Early in my guiding career, I ran a charter on the Friday after Thanksgiving. My group arrived at Eagle Point Fishing Camp around sunrise that morning. Winds were blowing upward to 25 mph out of the northwest. One gentleman from the group walked over to my boat slip and said, “I guess we’re going to cancel today’s trip.”

I replied, staring right into his eyes, “No, we are going.” He was taken a bit back by my statement. I then said, “Go get the other guys, let’s load up.” This man was knowledgeable, and in his mind, he thought I was crazy to even think we’d catch fish. He stuttered a bit, saying, “OK, I’ll go get them.” I knew at that point, there was no backing out of taking them fishing.

Having the boat loaded, we headed out into the rough bay waters off Eagle Point. I then swung sharply to starboard, heading to the closest shoreline that was protected from the wind. I could’ve cut across the bay to Trinity Bay, but it was just too rough. This was it, we would either catch some fish, or I would end up with egg on my face. By the way, it wouldn’t have been my first time to make a wrong call.

It looked promising, as I eased my Pro-Line toward the shoreline. The area is littered with old broken-down piers, submerged pilings, mud and shell bottom and relatively deep water — the perfect habitat to hold game fish, such as speckled trout and redfish. I’m fairly certain I said a few prayers to the Almighty, at this point. Easing over to an old pier, I set the anchor just far enough away but within casting distance.

On this day, we were fishing with 51M Mirrolures. I don’t recall the color pattern, but I would bet they had some pink or orange on them. We were casting tight to those pilings, just reeling the baits back, just fast enough to avoid getting hung up on the bottom.

Maneuvering the boat up and down the shoreline, in and out of the piers and pilings, paid off. At the end of the day, we strung together a good box of trout and even a few redfish. It was fast and furious but enough action to hold our interest.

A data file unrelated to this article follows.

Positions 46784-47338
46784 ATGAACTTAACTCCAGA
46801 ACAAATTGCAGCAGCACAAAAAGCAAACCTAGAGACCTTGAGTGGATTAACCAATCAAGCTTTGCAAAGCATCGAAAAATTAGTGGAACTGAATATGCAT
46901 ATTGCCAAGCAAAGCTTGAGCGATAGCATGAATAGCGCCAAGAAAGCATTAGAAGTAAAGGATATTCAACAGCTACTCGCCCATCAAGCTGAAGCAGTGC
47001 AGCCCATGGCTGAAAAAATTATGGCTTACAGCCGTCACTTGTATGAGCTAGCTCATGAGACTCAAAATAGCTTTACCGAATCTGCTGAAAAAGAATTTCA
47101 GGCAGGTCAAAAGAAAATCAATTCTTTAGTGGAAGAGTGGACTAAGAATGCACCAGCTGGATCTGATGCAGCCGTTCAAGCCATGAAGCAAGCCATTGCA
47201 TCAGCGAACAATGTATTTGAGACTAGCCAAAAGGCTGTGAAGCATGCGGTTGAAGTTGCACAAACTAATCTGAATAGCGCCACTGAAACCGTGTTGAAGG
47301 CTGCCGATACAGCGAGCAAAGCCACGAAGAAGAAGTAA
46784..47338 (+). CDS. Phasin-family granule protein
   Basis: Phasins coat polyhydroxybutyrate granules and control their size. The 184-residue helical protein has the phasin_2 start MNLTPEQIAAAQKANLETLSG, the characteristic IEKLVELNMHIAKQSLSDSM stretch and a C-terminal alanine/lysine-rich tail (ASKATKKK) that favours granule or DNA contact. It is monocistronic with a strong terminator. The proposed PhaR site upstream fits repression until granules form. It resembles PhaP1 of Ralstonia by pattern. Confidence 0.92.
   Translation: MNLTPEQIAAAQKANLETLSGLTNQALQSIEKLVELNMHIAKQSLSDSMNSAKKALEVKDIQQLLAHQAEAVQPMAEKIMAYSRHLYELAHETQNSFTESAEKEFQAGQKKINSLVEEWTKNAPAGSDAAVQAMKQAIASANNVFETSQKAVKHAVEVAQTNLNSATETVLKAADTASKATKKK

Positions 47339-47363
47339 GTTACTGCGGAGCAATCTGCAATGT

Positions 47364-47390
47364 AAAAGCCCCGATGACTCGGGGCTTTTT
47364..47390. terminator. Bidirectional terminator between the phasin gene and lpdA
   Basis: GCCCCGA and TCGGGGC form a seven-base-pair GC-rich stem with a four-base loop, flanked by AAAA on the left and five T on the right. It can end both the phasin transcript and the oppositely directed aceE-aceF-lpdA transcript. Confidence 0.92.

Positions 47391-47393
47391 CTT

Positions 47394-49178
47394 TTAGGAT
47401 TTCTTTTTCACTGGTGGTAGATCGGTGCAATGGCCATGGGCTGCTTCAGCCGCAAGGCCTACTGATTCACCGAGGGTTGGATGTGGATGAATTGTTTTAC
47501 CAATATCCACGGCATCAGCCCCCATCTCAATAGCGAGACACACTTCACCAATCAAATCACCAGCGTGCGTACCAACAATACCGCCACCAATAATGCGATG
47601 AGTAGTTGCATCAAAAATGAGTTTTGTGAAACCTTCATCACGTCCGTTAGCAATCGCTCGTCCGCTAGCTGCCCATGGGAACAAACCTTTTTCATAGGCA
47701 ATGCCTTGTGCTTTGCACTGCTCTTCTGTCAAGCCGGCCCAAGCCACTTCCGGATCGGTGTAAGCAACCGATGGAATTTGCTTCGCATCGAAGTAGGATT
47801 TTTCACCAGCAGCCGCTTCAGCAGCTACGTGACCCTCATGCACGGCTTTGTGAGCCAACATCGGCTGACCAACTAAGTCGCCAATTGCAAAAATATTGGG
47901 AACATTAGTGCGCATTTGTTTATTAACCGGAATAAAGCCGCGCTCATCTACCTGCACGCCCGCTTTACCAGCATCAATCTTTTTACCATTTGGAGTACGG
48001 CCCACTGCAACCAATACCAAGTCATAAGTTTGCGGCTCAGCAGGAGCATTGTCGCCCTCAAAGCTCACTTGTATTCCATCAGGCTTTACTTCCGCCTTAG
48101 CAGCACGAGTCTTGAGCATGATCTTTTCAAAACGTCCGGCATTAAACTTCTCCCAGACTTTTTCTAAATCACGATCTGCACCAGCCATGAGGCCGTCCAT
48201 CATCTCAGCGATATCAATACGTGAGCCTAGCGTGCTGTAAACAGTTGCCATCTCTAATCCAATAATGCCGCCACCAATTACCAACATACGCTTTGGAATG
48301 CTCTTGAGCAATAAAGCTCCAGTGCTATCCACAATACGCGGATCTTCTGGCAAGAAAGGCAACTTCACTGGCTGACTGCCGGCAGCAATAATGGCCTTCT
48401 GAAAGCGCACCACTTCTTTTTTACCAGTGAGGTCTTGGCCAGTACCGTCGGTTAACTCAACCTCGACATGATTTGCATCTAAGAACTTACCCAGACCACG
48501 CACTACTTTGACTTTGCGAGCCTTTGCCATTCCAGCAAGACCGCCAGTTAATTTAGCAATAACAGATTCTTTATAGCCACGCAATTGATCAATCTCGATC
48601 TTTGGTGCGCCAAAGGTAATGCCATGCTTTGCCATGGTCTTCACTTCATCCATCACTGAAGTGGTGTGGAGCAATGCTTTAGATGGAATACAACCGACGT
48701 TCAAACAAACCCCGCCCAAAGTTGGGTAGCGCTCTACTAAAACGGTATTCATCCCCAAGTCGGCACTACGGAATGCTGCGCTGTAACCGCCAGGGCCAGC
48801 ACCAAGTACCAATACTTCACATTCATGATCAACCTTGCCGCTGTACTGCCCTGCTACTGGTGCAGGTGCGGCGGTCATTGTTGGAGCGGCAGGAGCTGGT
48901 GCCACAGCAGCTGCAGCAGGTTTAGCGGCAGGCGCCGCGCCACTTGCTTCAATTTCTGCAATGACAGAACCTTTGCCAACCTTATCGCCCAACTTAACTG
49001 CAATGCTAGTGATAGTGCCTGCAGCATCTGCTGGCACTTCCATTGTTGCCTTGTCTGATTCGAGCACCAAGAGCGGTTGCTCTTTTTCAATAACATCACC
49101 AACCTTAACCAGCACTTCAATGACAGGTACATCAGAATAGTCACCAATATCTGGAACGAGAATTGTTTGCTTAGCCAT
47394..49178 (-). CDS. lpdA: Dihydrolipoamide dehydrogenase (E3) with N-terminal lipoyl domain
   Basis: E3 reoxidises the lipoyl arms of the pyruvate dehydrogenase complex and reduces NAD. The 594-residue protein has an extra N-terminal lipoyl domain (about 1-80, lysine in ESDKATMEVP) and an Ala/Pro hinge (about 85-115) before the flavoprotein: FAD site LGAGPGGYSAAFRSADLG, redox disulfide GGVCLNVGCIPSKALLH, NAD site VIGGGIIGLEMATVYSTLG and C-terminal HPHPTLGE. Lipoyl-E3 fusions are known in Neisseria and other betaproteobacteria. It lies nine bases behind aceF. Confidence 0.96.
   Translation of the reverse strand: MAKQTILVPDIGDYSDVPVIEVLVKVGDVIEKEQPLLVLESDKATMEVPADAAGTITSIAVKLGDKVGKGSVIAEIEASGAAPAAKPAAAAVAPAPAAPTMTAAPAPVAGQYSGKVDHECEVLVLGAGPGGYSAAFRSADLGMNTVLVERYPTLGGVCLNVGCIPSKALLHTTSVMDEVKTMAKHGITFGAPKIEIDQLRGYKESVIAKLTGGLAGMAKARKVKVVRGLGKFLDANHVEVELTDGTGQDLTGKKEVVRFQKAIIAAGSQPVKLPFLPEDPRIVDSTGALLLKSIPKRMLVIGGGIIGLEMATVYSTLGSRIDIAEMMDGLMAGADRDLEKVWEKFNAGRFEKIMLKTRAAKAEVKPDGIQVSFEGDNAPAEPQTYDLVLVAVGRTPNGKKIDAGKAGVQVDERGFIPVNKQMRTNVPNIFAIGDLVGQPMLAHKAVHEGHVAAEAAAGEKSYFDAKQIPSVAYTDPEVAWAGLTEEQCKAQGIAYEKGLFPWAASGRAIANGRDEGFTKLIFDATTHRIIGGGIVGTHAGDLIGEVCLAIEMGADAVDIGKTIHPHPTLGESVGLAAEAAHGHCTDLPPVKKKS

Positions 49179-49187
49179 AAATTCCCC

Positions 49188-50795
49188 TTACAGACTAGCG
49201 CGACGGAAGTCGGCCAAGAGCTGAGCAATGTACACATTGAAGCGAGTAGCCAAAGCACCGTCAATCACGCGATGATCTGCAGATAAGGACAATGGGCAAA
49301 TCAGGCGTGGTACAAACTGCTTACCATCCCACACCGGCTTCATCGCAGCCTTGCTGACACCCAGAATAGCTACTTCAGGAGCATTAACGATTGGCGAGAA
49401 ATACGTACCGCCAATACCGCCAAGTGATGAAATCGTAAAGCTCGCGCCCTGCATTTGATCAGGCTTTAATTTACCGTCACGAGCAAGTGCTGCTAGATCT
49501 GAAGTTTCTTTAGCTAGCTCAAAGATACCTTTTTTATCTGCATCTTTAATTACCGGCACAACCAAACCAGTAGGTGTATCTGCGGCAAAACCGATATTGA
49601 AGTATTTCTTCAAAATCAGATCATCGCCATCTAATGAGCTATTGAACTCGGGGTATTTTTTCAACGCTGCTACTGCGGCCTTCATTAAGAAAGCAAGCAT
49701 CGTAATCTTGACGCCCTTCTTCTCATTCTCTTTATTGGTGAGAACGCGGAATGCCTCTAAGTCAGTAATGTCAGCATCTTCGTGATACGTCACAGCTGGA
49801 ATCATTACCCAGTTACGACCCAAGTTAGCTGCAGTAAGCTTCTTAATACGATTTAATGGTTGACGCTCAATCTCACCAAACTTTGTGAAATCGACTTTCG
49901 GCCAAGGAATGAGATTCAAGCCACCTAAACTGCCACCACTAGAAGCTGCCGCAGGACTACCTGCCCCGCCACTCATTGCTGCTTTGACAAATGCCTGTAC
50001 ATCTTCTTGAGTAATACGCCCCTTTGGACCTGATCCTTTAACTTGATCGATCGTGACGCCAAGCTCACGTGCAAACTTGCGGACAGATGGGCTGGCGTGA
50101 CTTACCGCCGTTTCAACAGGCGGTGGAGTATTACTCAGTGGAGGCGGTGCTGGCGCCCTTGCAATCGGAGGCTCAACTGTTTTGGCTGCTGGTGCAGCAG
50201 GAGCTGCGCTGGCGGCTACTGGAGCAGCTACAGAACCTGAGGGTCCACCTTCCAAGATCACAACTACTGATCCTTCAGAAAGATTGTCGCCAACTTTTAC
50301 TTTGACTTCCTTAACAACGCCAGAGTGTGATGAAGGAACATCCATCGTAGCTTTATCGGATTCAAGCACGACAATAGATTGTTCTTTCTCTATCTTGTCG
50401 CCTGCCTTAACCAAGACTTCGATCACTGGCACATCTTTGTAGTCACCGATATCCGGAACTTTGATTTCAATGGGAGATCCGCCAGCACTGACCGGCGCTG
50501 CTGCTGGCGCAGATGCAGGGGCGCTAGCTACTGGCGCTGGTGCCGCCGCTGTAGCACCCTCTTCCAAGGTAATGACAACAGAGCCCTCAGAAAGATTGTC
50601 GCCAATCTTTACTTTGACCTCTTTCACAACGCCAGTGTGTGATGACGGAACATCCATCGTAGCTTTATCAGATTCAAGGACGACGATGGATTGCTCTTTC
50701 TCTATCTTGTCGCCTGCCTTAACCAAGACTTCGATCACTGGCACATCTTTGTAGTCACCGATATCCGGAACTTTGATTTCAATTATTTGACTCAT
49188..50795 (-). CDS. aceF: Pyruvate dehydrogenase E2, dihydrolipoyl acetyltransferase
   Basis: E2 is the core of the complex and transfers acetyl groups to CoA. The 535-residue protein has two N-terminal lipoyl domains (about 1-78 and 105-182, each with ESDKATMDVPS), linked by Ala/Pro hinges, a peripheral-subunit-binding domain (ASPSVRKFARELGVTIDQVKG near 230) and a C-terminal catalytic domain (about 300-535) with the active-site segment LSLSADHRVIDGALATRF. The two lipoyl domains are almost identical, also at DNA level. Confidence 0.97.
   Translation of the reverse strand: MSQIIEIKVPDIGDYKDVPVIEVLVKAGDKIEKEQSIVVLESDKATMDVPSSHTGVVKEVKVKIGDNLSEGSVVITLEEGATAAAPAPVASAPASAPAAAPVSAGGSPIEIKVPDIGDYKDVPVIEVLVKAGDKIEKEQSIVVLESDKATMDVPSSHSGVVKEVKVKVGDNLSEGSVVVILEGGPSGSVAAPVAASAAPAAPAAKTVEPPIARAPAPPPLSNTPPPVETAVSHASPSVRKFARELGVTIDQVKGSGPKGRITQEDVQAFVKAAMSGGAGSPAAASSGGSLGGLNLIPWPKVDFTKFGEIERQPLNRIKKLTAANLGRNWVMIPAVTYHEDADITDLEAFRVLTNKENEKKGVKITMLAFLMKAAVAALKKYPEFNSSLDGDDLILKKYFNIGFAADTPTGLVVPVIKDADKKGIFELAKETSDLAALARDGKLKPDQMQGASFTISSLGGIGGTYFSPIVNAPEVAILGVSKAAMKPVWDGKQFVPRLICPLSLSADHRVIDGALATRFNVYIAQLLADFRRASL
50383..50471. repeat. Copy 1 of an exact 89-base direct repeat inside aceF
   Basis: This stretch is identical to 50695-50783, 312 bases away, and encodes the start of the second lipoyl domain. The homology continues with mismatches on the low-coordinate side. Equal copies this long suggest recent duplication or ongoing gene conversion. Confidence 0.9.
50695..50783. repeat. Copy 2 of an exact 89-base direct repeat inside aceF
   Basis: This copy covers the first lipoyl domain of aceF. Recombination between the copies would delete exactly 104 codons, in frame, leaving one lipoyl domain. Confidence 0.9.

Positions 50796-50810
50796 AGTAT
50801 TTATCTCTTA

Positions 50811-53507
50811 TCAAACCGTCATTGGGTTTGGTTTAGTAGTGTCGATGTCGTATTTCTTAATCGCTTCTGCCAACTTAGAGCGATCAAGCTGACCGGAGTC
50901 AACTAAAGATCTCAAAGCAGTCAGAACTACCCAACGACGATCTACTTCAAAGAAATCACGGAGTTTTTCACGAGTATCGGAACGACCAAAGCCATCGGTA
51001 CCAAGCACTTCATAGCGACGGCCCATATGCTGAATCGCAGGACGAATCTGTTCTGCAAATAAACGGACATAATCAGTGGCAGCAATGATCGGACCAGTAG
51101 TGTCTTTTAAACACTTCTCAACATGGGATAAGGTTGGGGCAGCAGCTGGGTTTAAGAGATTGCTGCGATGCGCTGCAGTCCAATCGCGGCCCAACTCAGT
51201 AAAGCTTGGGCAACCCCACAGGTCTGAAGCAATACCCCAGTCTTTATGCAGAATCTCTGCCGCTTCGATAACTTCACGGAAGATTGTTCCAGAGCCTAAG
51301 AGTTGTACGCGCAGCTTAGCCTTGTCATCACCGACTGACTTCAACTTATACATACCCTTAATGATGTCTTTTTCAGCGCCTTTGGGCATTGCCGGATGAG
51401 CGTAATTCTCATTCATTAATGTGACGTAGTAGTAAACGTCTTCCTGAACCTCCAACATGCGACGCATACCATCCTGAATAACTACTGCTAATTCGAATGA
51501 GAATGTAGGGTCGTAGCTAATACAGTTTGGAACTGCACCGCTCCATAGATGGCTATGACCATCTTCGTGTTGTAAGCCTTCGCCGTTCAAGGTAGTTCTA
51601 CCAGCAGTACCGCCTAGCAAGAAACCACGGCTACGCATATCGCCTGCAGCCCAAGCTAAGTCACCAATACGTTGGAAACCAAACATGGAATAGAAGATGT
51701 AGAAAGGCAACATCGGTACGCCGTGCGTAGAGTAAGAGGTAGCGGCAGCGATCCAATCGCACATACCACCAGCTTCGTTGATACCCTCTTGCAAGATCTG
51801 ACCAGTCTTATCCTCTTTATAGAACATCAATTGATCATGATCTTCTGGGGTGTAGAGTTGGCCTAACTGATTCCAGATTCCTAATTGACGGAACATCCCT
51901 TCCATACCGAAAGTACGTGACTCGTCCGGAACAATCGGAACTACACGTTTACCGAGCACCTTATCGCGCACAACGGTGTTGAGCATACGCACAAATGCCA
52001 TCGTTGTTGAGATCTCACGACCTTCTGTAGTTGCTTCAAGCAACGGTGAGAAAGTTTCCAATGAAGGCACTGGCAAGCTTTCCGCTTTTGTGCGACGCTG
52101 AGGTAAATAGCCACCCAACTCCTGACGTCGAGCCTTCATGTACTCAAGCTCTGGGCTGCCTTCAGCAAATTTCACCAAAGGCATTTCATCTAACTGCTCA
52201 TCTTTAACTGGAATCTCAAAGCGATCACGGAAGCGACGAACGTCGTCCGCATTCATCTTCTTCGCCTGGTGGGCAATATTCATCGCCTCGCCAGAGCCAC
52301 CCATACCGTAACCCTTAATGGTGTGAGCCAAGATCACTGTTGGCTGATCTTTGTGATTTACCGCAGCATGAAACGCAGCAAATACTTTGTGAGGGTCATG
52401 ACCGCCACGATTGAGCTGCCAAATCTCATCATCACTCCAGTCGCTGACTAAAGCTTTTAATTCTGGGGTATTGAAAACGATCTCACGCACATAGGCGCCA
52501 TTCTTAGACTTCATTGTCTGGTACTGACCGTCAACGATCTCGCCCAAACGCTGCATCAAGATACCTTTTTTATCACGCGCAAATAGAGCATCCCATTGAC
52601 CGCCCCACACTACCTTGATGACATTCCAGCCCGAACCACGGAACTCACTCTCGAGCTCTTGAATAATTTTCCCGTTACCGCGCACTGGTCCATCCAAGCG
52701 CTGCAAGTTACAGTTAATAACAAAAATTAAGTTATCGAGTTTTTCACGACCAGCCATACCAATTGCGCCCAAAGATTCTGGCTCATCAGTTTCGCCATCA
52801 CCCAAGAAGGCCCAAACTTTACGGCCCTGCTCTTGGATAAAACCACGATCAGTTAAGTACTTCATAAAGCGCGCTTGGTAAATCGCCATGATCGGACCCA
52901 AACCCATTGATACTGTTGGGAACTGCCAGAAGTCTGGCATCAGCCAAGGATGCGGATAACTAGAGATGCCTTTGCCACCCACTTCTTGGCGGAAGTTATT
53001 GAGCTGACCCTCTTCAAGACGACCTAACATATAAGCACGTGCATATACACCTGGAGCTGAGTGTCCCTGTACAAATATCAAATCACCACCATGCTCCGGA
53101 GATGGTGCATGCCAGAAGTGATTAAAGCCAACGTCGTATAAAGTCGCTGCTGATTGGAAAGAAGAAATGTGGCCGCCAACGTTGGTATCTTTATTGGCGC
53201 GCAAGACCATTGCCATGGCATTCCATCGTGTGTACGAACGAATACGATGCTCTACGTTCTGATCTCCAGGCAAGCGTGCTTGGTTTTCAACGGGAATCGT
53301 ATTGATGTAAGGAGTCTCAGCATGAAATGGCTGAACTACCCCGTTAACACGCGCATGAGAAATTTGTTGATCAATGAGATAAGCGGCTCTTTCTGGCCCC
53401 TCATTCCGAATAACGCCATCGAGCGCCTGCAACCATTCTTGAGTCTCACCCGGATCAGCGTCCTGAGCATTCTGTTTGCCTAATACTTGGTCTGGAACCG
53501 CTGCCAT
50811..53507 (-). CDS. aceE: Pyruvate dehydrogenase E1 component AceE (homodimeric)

Throughout the years, this area right around Thanksgiving usually produces. Why? I wish I could give you an answer. Maybe it’s God’s way of thanking us for thanking him on Thanksgiving.

After all, George Washington proclaimed the first nationwide Thanksgiving on Nov. 26, 1789 — marking the day in America “as a day of public thanksgiving and prayer, to be observed by acknowledging with grateful hearts the many and signal favours of Almighty God.”

Capt. David Dillman is a columnist for The Daily News. Report your catch to reel.report@galvnews.com or call 409-683-5273.

Recommended for you

(0) comments

Welcome to the discussion.

Real Names required. No pseudonyms or partial names allowed. Stand behind what you post.
Keep it Clean. Please avoid obscene, vulgar, lewd, racist or sexually-oriented language.
Don't Threaten. Threats of harming another person will not be tolerated.
Be Truthful. Don't knowingly lie about anyone or anything.
Be Nice. No racism, sexism or any sort of -ism that is degrading to another person.
Be Proactive. Use the 'Report' link on each comment to let us know of abusive posts.

Thank you for reading!

Please log in, or sign up for a new account and purchase a subscription to read or post comments.